Faithful In Adversity

Saturday, January 28, 2006

Keeping my word to Mr. Munro

Loyalty needs to sort its priorities. I once met a man serving in the
U.S. Armed Forces, who said that he would consider becoming a
policeman after he got out of the military...IF NOT FOR the fact
that this might force him "to go against The Nation." By "The Nation,"
he did NOT mean the nation he had sworn an oath to defend; he
meant his own racial group, which seemed to be ALL that mattered
to him. He unabashedly BOASTED of knowing members of a major
criminal gang based entirely within his own racial group; as long as
they were his race, it didn't seem to bother him a bit that they were
predatory criminals. I felt like asking why he didn't feel embarrassed
to be accepting a salary from the United States government when
was so obviously prepared to place the interests of his one racial
group ABOVE the well-being of the United States. But of course,
it I had raise this question, I would have been the one to be branded
as a "racist."

If I can get some participation here, I'd like to see some postings
upon the matter of what decides which loyalty comes first.


At 4:46 PM, Blogger Joseph Ravitts said...

There was a time when the British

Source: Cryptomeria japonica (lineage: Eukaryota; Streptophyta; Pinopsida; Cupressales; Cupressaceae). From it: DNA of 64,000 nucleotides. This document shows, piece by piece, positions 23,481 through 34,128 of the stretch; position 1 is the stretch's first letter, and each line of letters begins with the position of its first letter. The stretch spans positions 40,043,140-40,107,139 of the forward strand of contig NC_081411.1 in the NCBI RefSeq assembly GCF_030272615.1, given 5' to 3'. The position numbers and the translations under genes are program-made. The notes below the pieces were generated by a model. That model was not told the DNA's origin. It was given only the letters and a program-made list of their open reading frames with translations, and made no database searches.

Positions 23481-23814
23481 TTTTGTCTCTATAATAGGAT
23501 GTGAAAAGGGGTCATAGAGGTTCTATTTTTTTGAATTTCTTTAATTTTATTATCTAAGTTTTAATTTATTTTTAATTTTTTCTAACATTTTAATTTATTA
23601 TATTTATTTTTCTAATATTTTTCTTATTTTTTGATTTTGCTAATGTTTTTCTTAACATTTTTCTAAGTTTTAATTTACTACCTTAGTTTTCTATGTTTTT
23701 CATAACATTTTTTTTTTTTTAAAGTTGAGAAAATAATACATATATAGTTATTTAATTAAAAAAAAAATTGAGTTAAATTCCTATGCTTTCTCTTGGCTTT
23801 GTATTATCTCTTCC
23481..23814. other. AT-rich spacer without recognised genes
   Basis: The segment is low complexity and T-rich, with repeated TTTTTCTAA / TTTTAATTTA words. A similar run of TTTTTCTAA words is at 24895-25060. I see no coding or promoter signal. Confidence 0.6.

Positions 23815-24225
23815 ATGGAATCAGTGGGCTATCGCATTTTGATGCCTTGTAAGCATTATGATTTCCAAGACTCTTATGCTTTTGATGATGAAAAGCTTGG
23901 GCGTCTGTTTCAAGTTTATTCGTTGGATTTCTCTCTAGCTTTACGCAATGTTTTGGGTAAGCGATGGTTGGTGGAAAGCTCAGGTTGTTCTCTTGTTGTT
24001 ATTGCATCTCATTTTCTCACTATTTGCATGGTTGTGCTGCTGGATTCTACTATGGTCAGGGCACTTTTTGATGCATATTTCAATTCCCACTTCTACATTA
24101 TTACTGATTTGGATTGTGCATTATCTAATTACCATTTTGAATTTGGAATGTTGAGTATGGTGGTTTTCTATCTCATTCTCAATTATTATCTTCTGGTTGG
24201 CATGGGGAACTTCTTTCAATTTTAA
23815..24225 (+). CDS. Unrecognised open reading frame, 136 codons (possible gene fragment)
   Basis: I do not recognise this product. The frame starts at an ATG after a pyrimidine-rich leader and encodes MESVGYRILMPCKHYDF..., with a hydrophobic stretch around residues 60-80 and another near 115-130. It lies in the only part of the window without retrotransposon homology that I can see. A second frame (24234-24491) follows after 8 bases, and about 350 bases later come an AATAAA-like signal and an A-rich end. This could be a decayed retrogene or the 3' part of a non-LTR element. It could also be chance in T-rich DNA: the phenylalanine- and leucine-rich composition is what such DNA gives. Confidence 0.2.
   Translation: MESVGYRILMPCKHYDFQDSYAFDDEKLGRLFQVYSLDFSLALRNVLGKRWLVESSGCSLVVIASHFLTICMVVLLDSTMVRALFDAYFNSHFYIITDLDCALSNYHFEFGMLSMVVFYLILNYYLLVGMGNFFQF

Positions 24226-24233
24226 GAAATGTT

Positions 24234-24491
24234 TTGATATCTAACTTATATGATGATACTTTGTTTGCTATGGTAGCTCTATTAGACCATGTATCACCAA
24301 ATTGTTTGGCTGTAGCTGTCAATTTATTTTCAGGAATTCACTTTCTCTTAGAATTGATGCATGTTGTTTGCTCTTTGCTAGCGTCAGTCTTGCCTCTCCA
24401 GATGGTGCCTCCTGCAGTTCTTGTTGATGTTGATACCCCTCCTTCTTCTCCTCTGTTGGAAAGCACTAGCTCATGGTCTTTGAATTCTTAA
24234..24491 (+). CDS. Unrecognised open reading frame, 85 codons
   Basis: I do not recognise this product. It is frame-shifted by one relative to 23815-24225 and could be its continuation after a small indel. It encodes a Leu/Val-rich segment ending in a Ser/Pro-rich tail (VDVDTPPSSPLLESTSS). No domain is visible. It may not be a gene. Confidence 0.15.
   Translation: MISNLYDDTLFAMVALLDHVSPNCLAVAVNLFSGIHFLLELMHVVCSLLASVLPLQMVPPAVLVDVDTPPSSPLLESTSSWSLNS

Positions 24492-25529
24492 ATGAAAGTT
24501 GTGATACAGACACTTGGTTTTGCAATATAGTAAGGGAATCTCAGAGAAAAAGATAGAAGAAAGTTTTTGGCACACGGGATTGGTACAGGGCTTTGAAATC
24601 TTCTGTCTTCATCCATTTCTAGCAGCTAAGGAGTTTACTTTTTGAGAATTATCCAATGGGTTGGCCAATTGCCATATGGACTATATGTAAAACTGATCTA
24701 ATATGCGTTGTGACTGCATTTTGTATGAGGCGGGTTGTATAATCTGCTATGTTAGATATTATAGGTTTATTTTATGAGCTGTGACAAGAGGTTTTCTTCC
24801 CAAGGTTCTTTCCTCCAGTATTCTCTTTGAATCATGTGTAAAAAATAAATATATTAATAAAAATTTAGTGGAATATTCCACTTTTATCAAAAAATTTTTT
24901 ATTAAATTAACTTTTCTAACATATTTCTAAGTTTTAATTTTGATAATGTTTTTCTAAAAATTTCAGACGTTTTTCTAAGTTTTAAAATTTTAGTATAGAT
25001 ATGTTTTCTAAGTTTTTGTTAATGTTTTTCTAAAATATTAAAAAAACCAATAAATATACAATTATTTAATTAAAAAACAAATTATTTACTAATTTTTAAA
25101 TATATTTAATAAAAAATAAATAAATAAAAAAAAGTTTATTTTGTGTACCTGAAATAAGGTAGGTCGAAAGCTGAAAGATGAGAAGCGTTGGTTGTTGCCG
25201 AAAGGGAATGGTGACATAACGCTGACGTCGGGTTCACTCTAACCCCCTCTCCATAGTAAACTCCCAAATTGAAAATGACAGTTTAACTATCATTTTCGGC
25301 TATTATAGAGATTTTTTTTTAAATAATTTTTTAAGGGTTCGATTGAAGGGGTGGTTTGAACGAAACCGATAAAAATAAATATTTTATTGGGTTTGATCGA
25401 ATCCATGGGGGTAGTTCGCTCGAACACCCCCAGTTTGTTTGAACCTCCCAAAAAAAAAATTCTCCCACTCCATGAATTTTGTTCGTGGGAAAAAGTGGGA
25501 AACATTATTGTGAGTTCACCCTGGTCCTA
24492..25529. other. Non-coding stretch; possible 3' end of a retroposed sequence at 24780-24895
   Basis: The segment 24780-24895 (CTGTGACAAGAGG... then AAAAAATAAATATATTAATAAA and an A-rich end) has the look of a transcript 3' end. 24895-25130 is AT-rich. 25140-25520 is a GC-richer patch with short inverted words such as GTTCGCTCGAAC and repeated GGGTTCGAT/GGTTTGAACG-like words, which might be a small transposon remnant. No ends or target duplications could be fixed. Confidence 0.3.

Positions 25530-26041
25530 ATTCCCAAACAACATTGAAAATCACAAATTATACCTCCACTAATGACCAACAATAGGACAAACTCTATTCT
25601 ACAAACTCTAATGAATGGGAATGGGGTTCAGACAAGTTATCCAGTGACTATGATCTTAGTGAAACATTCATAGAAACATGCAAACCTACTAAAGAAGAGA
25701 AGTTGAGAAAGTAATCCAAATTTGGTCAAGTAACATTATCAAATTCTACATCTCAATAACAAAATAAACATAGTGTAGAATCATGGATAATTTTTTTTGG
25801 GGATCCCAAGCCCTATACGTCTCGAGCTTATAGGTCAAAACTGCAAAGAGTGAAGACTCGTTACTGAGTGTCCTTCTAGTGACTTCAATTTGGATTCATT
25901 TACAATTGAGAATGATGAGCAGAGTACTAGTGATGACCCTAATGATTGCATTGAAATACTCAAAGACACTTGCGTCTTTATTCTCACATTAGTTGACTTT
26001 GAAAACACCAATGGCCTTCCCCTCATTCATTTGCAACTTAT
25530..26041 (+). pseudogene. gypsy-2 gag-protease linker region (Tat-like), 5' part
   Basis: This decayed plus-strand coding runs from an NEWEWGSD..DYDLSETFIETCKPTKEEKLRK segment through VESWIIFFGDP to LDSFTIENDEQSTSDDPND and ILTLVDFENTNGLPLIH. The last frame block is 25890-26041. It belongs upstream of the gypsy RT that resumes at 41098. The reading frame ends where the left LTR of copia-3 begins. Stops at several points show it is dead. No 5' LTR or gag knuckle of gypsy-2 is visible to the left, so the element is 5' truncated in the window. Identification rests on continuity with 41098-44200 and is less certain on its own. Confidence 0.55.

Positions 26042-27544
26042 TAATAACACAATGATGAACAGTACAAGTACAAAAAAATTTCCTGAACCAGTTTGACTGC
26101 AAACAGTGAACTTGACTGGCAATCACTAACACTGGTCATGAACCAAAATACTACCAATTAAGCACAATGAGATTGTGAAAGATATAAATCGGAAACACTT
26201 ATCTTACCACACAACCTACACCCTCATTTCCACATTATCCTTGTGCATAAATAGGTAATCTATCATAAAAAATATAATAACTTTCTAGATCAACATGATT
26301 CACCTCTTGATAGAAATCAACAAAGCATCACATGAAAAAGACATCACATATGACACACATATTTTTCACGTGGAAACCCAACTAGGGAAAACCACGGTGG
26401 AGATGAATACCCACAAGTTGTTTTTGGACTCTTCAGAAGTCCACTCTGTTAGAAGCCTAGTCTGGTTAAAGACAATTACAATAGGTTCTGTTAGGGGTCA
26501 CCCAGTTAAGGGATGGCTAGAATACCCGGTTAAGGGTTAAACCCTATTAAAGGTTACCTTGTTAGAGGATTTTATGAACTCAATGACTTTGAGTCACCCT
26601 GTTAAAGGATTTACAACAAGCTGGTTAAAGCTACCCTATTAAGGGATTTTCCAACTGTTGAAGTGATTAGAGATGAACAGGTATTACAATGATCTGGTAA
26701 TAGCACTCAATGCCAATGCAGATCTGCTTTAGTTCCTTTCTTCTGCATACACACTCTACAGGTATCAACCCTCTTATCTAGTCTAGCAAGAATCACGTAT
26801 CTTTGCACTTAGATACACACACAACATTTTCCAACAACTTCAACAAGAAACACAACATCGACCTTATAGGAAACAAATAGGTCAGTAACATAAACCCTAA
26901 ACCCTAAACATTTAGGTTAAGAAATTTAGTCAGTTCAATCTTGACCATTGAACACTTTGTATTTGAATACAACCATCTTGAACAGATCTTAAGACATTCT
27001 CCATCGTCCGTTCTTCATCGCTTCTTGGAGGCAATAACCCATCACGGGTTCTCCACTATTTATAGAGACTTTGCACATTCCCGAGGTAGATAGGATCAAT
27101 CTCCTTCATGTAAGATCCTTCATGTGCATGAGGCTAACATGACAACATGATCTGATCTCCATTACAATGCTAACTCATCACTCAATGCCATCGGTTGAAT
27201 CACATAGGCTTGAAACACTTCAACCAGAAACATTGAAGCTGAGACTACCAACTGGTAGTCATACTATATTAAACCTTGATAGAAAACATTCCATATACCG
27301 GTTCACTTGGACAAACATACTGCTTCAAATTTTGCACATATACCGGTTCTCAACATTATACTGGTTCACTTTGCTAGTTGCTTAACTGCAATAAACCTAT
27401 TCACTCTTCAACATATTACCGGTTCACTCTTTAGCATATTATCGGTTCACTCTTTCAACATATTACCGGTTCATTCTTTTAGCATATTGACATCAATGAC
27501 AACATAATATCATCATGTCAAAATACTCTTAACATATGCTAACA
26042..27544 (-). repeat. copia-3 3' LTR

resented the imperialism of Spain.
They resented it so much that they
had no room for sympathy for anyone
whom they suspected of being friendly to Spain. This is one
reason why they were so harsh to
the Irish. Later, when the Irish
came to America, they brought their
own resentment along...and often
had no compassion for anyone else's
grievances. Thus, Irishmen in the
North had no sympathy toward black
men freed from slavery, and tried
to force them out of the job
market. In the 20th century it was
black people's own turn to be
self-absorbed in their grievances:
many of them resented Vietnamese
refugees coming to America and
"taking" social services which
blacks regarded as their special
property. Whenever mere ethnic
heritage is made the supreme no-
matter-what loyalty, it always
results in unfair attitudes, and
often in violence, to those who
don't happen to "belong."

The United States has tried to
inspire loyalty to an IDEA--an
idea which can belong to all.


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